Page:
Small farms thrive

County report highlights benefits of local agriculture

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Sam, Mike and Nick Thorp, owners of Spade & Plow farm in San Martin, stand in front of their artichoke crop in their field on Foothill Avenue Feb. 3.

Although the challenges continue to close in, small farms are still thriving in Santa Clara County as demand for local, organic produce remains steady throughout the region.

That was a key conclusion of a report released last week by the Santa Clara County Food System Alliance, a collaboration of the county’s agricultural commissioner and several local nonprofits. The lengthy report highlights the viability of small-scale agriculture in Santa Clara County, where 52 percent of farmland parcels are 10 acres or less.

The report showcases a handful of small farms in the region, including Spade & Plow, which is based in San Martin. Owned by the Thorp family, Spade & Plow leases two farm parcels in separate locations in South County, totaling just over 25 acres.

The Thorps grow a wide variety of produce year-round. This winter, they’re growing cauliflower, artichokes, cabbage, fennel, garlic, lettuce, beets, carrots and more, Sam Thorp said the morning of Feb. 3 at Spade & Plow’s parcel on Foothill Avenue. Sam and his brother, Nick Thorp, and father, Mike Thorp, were transplanting young leeks into the ground when they took a quick break to talk about the local farming scene.

Most of Spade & Plow’s customers are recipients of the farm’s Community Supported Agriculture program, which provides households with a weekly or bi-weekly box of the farm’s freshest fruits and vegetables. This program “gives people more opportunities to support local and eat organic,” Sam Thorp said.

Spade & Plow also sells its produce to local restaurants and distributors, and hosts a booth every Saturday at the Morgan Hill Farmers Market, Thorp said.

The Thorp family grew up farming in Monterey County, and has been growing crops in Santa Clara County since about 2015. The family wanted to farm here specifically because they saw an “underserved need” for organic and local produce. There is more demand in the region for local organic produce than a small farm like Spade & Plow can meet.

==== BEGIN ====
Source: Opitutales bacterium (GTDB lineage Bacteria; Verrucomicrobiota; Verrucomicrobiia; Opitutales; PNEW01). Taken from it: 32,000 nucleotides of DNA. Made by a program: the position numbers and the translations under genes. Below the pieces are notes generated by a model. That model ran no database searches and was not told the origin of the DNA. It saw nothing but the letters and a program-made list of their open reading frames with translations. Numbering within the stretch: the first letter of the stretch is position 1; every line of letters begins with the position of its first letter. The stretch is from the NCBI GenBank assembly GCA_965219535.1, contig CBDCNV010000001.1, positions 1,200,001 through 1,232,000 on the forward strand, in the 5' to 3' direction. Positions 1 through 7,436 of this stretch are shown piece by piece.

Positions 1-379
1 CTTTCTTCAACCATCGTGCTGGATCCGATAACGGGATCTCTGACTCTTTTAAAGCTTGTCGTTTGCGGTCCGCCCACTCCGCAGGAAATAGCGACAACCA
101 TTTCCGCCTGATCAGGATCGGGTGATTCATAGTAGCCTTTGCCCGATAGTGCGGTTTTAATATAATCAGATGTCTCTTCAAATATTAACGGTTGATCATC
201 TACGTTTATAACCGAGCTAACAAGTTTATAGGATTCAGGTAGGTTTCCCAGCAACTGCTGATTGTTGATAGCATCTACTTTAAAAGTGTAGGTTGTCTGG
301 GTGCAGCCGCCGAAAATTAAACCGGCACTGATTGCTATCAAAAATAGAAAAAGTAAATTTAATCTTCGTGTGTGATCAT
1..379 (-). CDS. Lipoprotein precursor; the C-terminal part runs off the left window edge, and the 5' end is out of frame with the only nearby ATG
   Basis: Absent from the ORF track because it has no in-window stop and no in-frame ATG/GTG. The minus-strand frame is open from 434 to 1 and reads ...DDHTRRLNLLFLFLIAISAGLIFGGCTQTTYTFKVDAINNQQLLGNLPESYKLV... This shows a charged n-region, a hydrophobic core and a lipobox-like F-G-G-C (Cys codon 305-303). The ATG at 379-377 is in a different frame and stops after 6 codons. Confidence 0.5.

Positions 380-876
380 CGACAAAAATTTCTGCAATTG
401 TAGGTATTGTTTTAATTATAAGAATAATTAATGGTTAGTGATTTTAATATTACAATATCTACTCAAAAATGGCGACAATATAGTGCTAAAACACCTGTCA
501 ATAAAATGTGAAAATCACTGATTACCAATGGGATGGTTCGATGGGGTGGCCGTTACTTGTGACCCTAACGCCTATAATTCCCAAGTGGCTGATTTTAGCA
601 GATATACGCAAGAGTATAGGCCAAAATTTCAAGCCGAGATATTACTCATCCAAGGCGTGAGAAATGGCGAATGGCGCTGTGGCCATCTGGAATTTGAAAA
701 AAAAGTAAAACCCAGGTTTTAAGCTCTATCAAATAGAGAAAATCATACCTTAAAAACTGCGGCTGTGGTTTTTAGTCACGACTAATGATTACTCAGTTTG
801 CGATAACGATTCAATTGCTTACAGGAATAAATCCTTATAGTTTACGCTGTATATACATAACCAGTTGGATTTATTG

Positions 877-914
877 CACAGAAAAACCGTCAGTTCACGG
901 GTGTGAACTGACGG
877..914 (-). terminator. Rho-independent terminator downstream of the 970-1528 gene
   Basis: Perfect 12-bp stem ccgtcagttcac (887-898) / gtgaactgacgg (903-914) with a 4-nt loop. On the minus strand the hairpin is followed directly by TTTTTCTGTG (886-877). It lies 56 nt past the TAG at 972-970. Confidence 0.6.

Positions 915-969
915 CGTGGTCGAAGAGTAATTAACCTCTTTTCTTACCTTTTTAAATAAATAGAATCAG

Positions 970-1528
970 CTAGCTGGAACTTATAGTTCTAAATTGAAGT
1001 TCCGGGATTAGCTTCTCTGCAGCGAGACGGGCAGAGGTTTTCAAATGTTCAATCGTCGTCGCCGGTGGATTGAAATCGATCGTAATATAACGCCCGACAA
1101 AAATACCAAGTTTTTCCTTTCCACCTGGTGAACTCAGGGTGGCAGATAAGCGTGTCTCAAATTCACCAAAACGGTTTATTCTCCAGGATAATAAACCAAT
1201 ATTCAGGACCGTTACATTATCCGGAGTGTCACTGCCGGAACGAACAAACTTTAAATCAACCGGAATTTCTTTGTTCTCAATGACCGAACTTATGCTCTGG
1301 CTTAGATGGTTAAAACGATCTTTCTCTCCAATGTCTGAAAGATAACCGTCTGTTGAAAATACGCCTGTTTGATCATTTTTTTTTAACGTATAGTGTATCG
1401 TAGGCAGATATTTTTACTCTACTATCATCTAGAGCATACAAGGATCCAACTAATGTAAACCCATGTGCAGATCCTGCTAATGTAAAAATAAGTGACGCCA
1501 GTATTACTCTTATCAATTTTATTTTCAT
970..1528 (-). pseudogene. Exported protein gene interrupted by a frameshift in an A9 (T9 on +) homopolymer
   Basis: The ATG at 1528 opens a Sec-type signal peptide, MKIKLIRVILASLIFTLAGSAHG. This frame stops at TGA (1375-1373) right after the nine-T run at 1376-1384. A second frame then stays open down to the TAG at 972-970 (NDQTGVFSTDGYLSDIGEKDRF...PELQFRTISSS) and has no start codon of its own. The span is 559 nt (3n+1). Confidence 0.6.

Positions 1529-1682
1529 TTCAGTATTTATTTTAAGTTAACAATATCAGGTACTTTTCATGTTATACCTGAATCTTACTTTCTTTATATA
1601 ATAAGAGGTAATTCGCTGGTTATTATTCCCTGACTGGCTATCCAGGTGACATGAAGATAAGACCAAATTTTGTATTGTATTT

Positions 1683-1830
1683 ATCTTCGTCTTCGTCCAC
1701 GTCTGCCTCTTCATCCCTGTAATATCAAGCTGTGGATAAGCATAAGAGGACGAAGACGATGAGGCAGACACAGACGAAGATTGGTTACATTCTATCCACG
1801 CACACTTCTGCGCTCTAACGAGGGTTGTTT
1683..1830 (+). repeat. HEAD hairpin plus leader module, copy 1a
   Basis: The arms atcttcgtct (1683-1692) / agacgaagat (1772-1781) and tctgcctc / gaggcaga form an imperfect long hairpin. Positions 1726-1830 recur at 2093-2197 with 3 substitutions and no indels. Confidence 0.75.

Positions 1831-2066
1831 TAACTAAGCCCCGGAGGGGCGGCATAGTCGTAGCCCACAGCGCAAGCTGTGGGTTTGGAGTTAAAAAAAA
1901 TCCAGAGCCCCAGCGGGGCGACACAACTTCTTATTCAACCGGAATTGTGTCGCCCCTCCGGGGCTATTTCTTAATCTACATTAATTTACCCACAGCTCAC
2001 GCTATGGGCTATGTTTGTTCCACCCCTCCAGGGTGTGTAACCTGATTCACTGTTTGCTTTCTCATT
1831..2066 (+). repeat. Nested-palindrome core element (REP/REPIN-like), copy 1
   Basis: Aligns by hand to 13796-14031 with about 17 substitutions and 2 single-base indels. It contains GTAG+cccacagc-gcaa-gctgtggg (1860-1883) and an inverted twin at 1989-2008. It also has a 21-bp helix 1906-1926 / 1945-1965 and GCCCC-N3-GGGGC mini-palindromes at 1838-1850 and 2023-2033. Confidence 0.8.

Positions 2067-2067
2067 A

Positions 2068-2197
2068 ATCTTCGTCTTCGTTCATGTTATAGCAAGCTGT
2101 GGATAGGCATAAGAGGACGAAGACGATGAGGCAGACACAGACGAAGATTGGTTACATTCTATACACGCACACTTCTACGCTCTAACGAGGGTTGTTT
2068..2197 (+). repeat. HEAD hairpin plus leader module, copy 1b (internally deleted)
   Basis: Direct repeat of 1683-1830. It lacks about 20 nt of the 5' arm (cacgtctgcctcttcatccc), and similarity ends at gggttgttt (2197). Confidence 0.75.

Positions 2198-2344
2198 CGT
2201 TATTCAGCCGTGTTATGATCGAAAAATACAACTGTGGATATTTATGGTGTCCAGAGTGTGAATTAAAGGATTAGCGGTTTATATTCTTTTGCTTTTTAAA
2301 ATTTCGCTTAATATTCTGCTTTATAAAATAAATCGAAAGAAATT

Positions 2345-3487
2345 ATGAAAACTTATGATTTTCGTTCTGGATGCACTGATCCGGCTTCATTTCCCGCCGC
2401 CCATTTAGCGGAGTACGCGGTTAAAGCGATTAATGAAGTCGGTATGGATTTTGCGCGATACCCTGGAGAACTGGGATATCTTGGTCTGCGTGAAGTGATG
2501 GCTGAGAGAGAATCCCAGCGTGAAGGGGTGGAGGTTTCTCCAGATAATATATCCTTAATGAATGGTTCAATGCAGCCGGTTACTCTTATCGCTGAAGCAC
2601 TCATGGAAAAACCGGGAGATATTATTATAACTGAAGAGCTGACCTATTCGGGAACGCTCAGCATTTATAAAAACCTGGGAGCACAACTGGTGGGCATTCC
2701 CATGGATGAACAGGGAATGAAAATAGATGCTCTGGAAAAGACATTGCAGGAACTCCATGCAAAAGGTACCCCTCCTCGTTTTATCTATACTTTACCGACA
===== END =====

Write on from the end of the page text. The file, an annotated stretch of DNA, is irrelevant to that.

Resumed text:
The Thorps said one of the biggest challenges in Santa Clara County—echoed in the county’s report—is the availability of land for farming. Spade & Plow recently lost some acreage it was leasing on Foothill Avenue when the property owner decided to use the land for another purpose.

“It’s getting harder for smaller and bigger farms to find more available land,” Nick Thorp said.

But the Thorps are repeatedly encouraged by the support for local agriculture among their customers, local officials and farming advocates.

“The community has really stood behind us as we’ve gotten the word out,” Sam Thorp said. “Our members and customers see the value in Santa Clara County agriculture.”

Despite the limited supply of farmland, Spade & Plow grew about 20 percent more crops in 2019 than the previous year, and its sales have gone up. The Thorps attribute this growth not only to the community support: It’s also a factor of their need to “grow smarter” as the challenges remain in place.

Everyone benefits from small farms

The Food System Alliance report released last week “dispels the myth that small farms cannot be viable in the county,” reads a statement from the county. The report builds on the recommendations of the Santa Clara Valley Agricultural Plan, which the county’s board of supervisors approved two years ago.

Despite the success of small farms showcased in the report, additional efforts needed to protect them as the valley becomes more populated include facilitating access to and permanently preserving farmland; making farmland affordable to small farmers; investing in land conservation and climate smart practices; increasing sales and consumption of locally produced food; and streamlining regulations that slow down small farms.

The report identifies a variety of ways the public benefits from small farms, including their support of a resilient urban food supply, as well as their abilities to drive a local food economy and mitigate climate change impacts. But in the last 30 years, more than 15,000 acres of farmland in Santa Clara County has been lost to development.

“Agriculture plays a vital role in climate change mitigation and farmland generates 70 times less greenhouse gas emissions than developed land,” said Julie Hutcheson, Director of Impact for Green Foothills. “In addition to carbon sequestration, the ecological benefits of preserving farmland include flood control, groundwater recharge, fire hazard mitigation and pollinator habitat.”

Other local small farms highlighted in the Santa Clara County Food System Alliance report include olive oil producer Frantoio Grove in San Martin, and Asian vegetable grower Shun-Fat Nursery in Morgan Hill.

WINTER CROPS Sam Thorp with shelves of young leeks and other vegetables that his father, brother and crew were transplanting early in the morning Feb. 3.